South Africa Mines Said to Seek Expedited Empowerment Rulingby
Mines chamber seeks early decision on third-party application
Government wants mines to retain minimum 26% black ownership
South Africa’s Chamber of Mines asked a court to expedite a case over black ownership laws less than two weeks after the government published new draft proposals on the matter, according to a person familiar with the process.
The chamber asked the North Gauteng High Court in Pretoria, the capital, whether its members have to ensure that their assets are 26 percent owned by blacks even if some of the black shareholders later sell their stakes. The group represents the largest mining companies in South Africa, including Anglo American Plc, Sibanye Gold Ltd. and Impala Platinum Holdings Ltd.
The court reserved judgment on March 15 about whether a third party, Johannesburg-based law firm Malan Scholes Inc., may consolidate a separate case with that of the Chamber of Mines, which has taken the Department of Mineral Resources to the court.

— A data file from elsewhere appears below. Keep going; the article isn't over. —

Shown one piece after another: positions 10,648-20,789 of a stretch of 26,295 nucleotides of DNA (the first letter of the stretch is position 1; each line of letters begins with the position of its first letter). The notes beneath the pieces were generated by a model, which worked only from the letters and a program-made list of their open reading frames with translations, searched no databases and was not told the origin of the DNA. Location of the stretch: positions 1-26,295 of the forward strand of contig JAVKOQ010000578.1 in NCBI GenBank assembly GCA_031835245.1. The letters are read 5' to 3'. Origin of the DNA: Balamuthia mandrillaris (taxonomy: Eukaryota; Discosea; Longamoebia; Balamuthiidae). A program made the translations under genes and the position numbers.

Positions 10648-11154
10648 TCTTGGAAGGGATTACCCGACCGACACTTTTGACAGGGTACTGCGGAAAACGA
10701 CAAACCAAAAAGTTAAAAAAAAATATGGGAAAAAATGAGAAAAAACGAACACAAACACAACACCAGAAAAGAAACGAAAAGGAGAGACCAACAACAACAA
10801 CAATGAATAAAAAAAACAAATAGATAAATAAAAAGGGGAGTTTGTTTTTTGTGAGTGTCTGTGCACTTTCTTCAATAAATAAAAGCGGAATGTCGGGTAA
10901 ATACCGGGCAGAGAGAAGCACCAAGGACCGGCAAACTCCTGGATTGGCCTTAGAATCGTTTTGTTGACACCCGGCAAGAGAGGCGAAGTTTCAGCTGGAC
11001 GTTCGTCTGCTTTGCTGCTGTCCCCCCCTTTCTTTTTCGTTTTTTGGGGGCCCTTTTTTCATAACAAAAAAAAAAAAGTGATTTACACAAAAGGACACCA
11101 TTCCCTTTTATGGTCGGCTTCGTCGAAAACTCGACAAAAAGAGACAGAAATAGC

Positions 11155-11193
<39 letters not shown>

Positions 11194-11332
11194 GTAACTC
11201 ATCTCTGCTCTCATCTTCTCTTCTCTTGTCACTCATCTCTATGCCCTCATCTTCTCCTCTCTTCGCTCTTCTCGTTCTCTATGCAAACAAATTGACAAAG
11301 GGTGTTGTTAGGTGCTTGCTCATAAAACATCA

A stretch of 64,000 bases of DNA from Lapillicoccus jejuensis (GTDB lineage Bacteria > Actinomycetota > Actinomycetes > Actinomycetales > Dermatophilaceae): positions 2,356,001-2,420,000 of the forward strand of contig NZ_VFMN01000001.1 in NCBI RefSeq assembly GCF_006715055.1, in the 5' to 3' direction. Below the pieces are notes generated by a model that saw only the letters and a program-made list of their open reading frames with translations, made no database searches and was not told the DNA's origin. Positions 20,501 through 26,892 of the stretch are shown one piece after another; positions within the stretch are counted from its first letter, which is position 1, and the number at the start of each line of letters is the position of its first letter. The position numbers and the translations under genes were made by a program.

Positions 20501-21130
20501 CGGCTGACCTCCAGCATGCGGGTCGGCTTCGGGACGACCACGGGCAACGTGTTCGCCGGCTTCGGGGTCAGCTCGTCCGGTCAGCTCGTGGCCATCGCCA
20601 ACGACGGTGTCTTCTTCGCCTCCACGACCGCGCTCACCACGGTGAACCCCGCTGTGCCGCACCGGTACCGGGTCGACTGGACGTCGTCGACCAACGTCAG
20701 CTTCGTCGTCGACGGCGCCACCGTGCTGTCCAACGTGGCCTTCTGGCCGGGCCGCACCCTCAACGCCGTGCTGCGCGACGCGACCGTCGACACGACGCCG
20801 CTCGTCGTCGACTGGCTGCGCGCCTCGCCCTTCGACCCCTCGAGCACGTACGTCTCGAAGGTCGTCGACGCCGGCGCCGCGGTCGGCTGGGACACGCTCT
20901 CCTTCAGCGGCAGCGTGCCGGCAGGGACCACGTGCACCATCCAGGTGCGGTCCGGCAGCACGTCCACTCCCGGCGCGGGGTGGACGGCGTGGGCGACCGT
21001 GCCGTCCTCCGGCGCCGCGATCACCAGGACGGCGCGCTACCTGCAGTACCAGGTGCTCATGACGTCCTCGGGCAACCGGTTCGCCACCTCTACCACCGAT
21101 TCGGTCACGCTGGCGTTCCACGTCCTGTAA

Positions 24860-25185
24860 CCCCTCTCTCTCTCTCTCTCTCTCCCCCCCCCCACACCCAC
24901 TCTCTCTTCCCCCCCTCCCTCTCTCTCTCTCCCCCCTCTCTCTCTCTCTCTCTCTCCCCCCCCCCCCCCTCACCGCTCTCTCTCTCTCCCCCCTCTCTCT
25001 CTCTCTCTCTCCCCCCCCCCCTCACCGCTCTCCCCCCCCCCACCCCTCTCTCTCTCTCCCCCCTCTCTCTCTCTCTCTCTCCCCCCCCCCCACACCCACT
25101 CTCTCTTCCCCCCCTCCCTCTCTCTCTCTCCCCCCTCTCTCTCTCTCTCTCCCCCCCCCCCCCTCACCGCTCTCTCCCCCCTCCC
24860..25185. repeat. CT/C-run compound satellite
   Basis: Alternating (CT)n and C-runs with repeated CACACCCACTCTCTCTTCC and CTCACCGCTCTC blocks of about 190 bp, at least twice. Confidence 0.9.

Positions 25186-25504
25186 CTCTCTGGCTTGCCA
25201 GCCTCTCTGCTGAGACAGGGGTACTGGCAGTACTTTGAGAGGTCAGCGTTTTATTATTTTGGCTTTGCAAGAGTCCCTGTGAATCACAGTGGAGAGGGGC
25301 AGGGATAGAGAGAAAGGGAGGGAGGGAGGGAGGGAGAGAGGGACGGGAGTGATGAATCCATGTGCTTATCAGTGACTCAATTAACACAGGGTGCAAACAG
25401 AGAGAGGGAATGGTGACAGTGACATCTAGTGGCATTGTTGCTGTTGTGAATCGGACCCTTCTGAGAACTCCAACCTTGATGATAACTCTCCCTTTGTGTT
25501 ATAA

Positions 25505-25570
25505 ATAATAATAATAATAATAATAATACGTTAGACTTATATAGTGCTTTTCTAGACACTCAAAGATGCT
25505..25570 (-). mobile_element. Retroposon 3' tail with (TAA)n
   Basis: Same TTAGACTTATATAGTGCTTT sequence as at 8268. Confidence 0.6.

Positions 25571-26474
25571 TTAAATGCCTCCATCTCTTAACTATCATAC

The chamber wrote to Deputy Judge President of the North Gauteng High Court Aubrey Ledwaba to speed up the decision on Malan Scholes’ application, said the person, who isn’t authorized to speak about the matter.
Representatives from the mining industry and the department are meeting Tuesday “to exchange information and views, and to resolve any differences of opinion around a wide range of issues” including the Mining Charter, Charmane Russell, an external spokeswoman for the chamber at Russell & Associates, said by e-mail.
The government published draft proposals on April 15 stating that mines must retain a minimum of 26 percent black ownership. Mining executives have argued this will lead to existing investors’ stakes being continually diluted. These so-called empowerment requirements are aimed at redressing economic disparities caused by apartheid.
South Africa’s push for increased black ownership of the mining industry, which accounts for almost half of the country’s exports, is part of an effort to address the legacy of apartheid that locked the black majority out of key industries. The country’s mining charter sets targets for companies to boost the number of black people in management and improve training and benefits for communities near mines.